These forms were abolished by the 1946 spelling reform in Soviet Latvia, but continued to appear in exile literature.


The phonemes / ⁠ e ⁠ / and / ⁠ æ ⁠ / write usually equal, as a e (short) or ē (long). The linguist and writer Jānis Endzelīns that of the first independence movement was influenced, used for / ⁠ æ ⁠ / ę the letter and / æ: / additionally a Makron. This was and is taken up again and again by supporters of an “extended orthography”.

Originally spoken only as a diphthong o is usually as in modern reclining and foreign words / ⁠ ɔ ⁠ / and / ⁠ o ⁠ / spoken.

All other vowels are assigned exactly one letter in standard Latvian .

Vowels according to Holst
palatal velar uvular
closed i u ɑ
open e æ
Table with examples
Latvian IPA German example
a [⁠ a ⁠] a a kls 'blind'
- [ ] Ah ā trs 'fast'
e [⁠ ɛ ⁠] , [⁠ æ ⁠] ä, sometimes very open ä (as in English has ) e zers 'lake'
ē [ ɛː ], [ æː ] uh, sometimes very open ä (like in English bad ) ē st 'eat'
i [⁠ i ⁠] i i lgs 'long'
ī [ ] ih ī ss 'short'
O [ ], [⁠ ɔ ⁠] , [ ɔː ] in Latvian words uo, in foreign words long or short o o zols 'oak', [ uɐzuɐls ] (as diphthong), o pera 'opera' (long), o nlain (short)
u [⁠ u ⁠] u u guns 'fire'
ū [ ] uh ū dens 'water'
Banknote Twenty Lats (1936) with the symbol " Ō "

The vowels with macron ( i.e. ā, ē, ī and ū ) are pronounced long, whereas the normal vowels are very short, usually barely audible at the end of the word.

The o is spoken in originally Latvian words like [ ], which as a diphthong cannot be divided into long or short and thus makes a macron superfluous. But even in borrowings, which have long been the central vocabulary include (z. B. oktobris ), will almost always this letter as a simple short vowel [⁠ ɔ ⁠] or [ ɔː spoken]. A counterexample is again mode (fashion, style), where the diphthong is used. Oktobra mode thus contains three differently pronounced o . On the banknotes from the time between the two world wars, the Ō ” appears in the foreign word “nōminālvērtībā”. The character was abolished with the spelling reform in 1946. In the Latgale spelling is "Ō" to this day.

In contrast to all other vowels, the long or short pronunciation of the o never forms minimal pairs . The other vowels therefore need the macron to create minimal pairs like tevi 'you' - tēvi 'father'; Rīga 'Riga' - Rīgā 'in Riga' in the spelling.

The stress generally says nothing about the length of the vowels, cf. the section grammar . The grammatically significant distinction between unstressed vowels in long and short is z. B. unknown in German or Russian.

Short, unstressed vowels, especially in the final vowel, are largely de-tuned ( disapproved ) in the popular Riga dialect , e.g. B. bija 'he / she / it was' is pronounced [ bijɑ̥ ] instead of [ bijɑ ], or cilvēki 'people, people' as [ t͡silʋæːki̥ ] instead of [ t͡silʋæːki ]. This sometimes acts like swallowing or dropping these vowels.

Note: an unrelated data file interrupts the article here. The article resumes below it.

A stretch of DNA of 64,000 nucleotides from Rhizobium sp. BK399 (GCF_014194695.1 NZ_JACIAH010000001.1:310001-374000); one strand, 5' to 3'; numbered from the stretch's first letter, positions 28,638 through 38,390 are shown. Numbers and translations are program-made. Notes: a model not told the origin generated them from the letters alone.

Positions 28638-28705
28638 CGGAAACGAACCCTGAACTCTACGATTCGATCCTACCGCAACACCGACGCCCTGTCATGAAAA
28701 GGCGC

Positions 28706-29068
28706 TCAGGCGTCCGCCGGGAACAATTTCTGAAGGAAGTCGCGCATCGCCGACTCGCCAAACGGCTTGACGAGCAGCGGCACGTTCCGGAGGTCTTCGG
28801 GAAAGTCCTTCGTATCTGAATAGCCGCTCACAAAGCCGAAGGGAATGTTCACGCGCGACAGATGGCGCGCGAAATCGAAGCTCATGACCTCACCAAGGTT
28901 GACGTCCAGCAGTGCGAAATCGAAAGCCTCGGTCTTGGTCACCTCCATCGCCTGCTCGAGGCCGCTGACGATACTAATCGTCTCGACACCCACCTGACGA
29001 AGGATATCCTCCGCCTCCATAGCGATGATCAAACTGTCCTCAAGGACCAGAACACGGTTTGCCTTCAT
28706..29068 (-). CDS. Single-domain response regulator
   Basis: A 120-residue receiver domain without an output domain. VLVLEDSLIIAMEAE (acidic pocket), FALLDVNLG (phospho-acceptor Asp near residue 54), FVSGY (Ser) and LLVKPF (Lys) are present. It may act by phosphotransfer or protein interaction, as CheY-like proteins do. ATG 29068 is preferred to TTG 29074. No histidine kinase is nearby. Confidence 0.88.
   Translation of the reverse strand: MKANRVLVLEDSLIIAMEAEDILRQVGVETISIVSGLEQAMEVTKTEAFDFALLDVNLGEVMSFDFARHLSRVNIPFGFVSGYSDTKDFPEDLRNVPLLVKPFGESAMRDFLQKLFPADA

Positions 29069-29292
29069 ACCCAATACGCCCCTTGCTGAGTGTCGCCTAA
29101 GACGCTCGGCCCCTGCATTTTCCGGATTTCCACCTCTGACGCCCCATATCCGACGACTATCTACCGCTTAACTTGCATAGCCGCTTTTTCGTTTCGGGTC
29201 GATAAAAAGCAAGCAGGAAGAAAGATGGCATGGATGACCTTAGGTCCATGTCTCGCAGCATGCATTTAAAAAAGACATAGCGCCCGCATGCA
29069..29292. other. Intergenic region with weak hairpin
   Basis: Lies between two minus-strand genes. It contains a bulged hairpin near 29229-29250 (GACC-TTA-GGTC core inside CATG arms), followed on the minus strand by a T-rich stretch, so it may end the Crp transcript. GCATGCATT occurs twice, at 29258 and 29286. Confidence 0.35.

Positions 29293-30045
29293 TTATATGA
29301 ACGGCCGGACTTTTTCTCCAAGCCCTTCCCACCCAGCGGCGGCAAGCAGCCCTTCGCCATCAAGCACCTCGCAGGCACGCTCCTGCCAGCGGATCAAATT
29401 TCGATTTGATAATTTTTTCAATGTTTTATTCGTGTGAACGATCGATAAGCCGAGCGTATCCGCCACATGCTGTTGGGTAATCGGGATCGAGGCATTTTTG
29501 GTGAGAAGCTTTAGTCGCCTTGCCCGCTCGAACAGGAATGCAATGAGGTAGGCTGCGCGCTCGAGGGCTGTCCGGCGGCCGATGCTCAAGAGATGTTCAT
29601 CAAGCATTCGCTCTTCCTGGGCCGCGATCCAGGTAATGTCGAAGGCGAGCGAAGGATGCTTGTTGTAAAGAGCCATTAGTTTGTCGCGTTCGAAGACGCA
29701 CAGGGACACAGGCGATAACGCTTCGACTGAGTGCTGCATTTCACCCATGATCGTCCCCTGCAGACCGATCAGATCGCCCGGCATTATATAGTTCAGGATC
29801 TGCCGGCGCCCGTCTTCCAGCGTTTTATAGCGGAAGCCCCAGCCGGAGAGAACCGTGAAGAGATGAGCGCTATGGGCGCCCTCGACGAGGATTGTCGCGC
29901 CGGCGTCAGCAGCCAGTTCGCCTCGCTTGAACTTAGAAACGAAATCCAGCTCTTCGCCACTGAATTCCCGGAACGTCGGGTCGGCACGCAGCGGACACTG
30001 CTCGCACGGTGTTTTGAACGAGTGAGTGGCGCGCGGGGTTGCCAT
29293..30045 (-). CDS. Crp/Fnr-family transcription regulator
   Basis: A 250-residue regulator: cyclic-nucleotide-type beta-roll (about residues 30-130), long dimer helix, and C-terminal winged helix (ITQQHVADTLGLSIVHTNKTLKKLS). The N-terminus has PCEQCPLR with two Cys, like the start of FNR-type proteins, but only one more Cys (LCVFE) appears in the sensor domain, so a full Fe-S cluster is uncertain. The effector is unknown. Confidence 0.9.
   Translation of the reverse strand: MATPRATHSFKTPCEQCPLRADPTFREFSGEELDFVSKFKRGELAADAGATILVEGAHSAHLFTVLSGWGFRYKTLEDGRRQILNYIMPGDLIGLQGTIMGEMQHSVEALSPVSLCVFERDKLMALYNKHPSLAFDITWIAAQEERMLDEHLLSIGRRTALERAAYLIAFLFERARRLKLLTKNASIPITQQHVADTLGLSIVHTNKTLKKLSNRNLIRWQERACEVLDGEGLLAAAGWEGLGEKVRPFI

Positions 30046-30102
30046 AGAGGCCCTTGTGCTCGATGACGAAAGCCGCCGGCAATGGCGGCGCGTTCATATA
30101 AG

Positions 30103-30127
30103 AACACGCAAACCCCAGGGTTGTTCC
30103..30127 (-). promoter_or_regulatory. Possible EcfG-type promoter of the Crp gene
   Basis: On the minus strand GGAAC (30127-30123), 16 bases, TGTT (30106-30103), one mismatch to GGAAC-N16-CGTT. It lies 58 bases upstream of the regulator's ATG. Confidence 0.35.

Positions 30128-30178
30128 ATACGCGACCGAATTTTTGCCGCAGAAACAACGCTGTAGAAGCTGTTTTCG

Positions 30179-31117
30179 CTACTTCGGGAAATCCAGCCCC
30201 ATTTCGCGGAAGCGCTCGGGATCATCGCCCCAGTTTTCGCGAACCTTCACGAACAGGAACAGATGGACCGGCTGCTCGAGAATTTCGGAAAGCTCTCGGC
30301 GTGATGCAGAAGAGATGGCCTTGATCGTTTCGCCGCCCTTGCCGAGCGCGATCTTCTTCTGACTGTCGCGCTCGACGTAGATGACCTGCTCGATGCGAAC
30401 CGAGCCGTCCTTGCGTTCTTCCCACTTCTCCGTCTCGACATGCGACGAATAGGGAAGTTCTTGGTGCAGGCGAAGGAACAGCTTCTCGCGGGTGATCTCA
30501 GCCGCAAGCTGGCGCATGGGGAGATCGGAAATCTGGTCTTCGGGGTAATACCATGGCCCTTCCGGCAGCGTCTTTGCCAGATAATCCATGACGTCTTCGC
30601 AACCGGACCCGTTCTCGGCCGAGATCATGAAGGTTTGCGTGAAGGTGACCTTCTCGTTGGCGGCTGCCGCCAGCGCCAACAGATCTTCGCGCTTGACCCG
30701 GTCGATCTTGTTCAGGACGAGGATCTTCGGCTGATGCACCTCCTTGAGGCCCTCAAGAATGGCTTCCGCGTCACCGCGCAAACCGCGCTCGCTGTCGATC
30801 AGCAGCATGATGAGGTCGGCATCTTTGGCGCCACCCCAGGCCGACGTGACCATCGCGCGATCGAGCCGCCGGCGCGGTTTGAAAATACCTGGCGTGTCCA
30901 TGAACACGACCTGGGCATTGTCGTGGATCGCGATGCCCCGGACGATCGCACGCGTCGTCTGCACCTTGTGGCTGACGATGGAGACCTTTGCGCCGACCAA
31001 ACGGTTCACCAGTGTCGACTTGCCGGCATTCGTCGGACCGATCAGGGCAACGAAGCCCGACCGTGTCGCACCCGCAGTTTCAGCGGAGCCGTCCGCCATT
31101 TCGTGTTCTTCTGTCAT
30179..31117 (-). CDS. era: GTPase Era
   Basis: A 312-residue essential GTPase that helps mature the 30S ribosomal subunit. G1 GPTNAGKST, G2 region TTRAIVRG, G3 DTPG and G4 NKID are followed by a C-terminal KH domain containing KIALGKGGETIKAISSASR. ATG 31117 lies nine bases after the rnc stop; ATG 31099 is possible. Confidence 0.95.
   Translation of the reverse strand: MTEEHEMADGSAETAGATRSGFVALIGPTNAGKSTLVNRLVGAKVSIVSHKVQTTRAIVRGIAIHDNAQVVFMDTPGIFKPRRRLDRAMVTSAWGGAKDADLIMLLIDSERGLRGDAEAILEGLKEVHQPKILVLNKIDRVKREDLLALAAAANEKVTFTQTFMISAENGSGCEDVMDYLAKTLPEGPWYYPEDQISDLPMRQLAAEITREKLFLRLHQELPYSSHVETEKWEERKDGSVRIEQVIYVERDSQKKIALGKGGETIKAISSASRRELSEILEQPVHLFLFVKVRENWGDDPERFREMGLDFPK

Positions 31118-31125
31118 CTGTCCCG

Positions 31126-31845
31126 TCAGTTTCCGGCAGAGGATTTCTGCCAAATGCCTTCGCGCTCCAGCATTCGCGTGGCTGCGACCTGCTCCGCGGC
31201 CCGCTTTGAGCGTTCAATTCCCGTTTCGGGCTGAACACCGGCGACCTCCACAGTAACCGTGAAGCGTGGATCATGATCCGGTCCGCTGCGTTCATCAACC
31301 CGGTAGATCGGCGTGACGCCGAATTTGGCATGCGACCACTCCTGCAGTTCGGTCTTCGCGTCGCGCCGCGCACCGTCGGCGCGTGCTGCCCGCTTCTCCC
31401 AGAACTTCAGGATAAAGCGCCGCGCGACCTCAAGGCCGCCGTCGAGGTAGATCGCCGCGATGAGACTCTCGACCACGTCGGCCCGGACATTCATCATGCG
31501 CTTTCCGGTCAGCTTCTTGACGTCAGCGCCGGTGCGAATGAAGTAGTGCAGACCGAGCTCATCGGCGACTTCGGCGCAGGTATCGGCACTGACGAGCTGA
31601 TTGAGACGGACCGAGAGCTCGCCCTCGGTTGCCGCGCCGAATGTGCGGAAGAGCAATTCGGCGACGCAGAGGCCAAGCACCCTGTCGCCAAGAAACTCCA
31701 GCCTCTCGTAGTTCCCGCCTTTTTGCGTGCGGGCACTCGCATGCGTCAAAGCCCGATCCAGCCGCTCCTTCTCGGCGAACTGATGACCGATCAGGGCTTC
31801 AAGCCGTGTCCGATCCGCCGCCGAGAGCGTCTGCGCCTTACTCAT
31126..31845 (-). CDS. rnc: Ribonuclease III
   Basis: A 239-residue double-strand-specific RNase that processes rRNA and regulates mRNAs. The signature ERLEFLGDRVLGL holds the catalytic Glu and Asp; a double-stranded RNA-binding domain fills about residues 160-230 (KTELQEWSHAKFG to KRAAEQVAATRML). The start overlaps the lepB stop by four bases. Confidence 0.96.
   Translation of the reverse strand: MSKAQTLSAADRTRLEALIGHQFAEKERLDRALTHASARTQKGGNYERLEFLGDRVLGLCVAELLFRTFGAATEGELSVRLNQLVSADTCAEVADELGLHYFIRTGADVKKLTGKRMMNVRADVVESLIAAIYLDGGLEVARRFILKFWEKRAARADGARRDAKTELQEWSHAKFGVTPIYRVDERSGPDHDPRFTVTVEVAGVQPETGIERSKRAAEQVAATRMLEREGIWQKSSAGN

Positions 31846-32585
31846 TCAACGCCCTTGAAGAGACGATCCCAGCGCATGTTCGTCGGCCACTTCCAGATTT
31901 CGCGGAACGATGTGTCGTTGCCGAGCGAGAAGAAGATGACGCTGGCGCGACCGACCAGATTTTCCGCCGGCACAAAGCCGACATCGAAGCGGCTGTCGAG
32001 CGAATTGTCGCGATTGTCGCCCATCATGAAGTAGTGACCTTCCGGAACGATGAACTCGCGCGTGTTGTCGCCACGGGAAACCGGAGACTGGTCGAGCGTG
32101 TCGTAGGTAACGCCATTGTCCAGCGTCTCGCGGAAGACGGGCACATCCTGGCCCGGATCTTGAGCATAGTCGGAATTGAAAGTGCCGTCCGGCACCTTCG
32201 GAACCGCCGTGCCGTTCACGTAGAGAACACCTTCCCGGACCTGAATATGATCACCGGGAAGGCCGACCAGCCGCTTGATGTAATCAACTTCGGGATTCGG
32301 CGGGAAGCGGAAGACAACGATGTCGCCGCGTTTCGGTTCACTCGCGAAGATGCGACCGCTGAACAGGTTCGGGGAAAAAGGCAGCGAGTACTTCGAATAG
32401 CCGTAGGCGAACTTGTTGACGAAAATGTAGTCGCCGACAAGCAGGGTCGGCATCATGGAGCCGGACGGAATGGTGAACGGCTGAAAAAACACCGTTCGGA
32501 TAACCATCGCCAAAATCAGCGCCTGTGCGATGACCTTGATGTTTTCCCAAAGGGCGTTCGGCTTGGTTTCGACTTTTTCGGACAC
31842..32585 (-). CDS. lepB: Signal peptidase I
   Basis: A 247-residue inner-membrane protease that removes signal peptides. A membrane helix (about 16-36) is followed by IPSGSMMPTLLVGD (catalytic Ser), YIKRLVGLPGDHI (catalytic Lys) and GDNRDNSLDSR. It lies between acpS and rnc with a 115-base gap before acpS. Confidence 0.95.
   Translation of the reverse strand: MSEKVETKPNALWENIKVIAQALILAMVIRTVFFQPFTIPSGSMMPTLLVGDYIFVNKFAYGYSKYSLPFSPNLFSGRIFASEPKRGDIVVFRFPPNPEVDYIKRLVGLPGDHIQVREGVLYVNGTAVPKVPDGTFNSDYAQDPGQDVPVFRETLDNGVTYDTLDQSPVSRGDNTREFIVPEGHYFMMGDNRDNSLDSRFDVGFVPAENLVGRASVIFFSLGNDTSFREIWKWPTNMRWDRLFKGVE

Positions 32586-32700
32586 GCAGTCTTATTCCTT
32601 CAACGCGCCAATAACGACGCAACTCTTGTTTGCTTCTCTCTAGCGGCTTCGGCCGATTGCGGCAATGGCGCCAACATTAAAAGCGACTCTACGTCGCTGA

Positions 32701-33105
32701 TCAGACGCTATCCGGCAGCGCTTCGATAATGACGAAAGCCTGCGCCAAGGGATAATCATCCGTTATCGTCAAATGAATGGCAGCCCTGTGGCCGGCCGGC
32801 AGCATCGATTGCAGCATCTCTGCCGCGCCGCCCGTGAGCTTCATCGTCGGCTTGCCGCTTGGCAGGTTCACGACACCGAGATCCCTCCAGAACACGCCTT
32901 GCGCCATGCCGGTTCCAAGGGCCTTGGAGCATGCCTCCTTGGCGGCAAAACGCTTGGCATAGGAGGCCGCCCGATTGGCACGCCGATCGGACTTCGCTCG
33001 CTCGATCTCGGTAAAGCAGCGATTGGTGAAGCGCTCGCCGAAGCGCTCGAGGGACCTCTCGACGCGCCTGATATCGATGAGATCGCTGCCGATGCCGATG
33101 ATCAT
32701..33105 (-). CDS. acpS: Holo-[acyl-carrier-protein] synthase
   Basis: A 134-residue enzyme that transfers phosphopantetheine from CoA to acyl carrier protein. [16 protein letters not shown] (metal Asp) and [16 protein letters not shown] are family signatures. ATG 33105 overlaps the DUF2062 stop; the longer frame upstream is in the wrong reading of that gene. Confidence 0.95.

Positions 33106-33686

In Latvian, the stress is almost always on the first syllable, which could be due to the influence of Livian , a Finno-Ugric language . There are only a few exceptions, for example the phrases labdien (good day) and labvakar (good evening), which are made up of the components lab (s) (good) and dien (a) (day) or vakar (s) (evening ), stressed on the second syllable. Other exceptions from the everyday language, also with emphasis on the second syllable, paldies (thank you) and all with chewing beginning (Somehow) words.

Orthography: examples

Example 1: Our Father in Latvian and different versions: The original spelling of Latvian was strongly based on the German language. The first attempts with diacritical marks occurred in the 19th century. After Latvia gained independence, there was a sweeping reform that was only reluctantly picked up by the media over the years.

The Lord's Prayer in Latvian, published in 1588 by Sebastian Münster († 1552) in his book Cosmographey
First orthography
( Cosmographia , 16th century)
Old orthography
(BIBLIA 1848)
Modern orthography
(since 1920)
Internet style without a Latvian keyboard
Täbes mus kas do es eckſchan debbeſſis, Muhſu Tehvs debbeſîs Mūsu tēvs debesīs Muusu teevs debesiis
Schwetitz tows waartz, Swehtits lai top taws true Svētīts lai top tavs vārds Sveetiits lai top tavs vaards
enack mums tows walſtibe Lai nahk tawa walſtiba Lai nāk tava valstība Lai naak tava valstiiba
tows praats bus Taws prahts lai noteek Tavs prāts lai notiek Tavs praats lai notiek
ka eckſchkan Debbes, ta wurſan ſemmes. kà debbeſîs tà arirdſan zemes wirsû kā debesīs, tā arī virs zemes kaa debesiis taa arii virs zemes
Muſſe deniſche Mäyſe düth must ßchodeen, Muhsu deeniſchtu maizi dod mums ſchodeen Mūsu dienišķo maizi dod mums šodien Muusu dienishkjo maizi dod mums shodien
pammate müms muſſe gräke Un pametti mums muhſu parradus [later parahdus] Un piedod mums mūsu parādus Un piedod mums muusu paraadus
ka meß pammat muſſe parradueken, kà arri mehs pamettam ſaweem parrahdneekeem kā arī mēs piedodam saviem parādniekiem kaa arii mees piedodam saviem paraadniekiem
Ne wedde mums louna badeckle, Un ne eeweddi muhs eekſch kahrdinaſchanas Un neieved mūs kārdināšanā Un neieved muus kaardinaashanaa
pett paſſarga mums nu know loune bet atpeſti muhs no ta launa [later łauna] bet atpestī mūs no ļauna bet atpestii muus no ljauna
Jo tew peederr ta walſtiba Jo tev pieder valstība Jo tev pieder valstiiba.
un tas ſpehks un tas gods muhſchigi [later muhzigi] spēks un gods mūžīgi speeks un gods muuzhiigi
Amen. Amen Amen Aamen